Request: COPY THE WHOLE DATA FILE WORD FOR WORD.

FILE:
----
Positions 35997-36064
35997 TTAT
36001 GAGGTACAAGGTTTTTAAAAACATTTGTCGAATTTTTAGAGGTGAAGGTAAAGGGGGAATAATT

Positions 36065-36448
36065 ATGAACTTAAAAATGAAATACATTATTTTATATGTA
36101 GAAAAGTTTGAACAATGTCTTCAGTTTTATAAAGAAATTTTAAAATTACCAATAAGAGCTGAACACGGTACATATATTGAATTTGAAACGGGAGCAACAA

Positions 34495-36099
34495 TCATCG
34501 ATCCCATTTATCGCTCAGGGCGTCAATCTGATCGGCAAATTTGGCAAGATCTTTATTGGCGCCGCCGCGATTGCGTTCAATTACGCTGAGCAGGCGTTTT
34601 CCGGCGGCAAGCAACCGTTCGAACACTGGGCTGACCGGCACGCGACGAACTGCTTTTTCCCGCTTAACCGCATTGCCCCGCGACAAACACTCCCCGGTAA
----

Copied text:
Positions 35997-36064
35997 TTAT
36001 GAGGTACAAGGTTTTTAAAAACATTTGTCGAATTTTTAGAGGTGAAGGTAAAGGGGGAATAATT

Positions 36065-36448
36065 ATGAACTTAAAAATGAAATACATTATTTTATATGTA
36101 GAAAAGTTTGAACAATGTCTTCAGTTTTATAAAGAAATTTTAAAATTACCAATAAGAGCTGAACACGGTACATATATTGAATTTGAAACGGGAGCAACAA

Positions 34495-36099
34495 TCATCG
34501 ATCCCATTTATCGCTCAGGGCGTCAATCTGATCGGCAAATTTGGCAAGATCTTTATTGGCGCCGCCGCGATTGCGTTCAATTACGCTGAGCAGGCGTTTT
34601 CCGGCGGCAAGCAACCGTTCGAACACTGGGCTGACCGGCACGCGACGAACTGCTTTTTCCCGCTTAACCGCATTGCCCCGCGACAAACACTCCCCGGTAA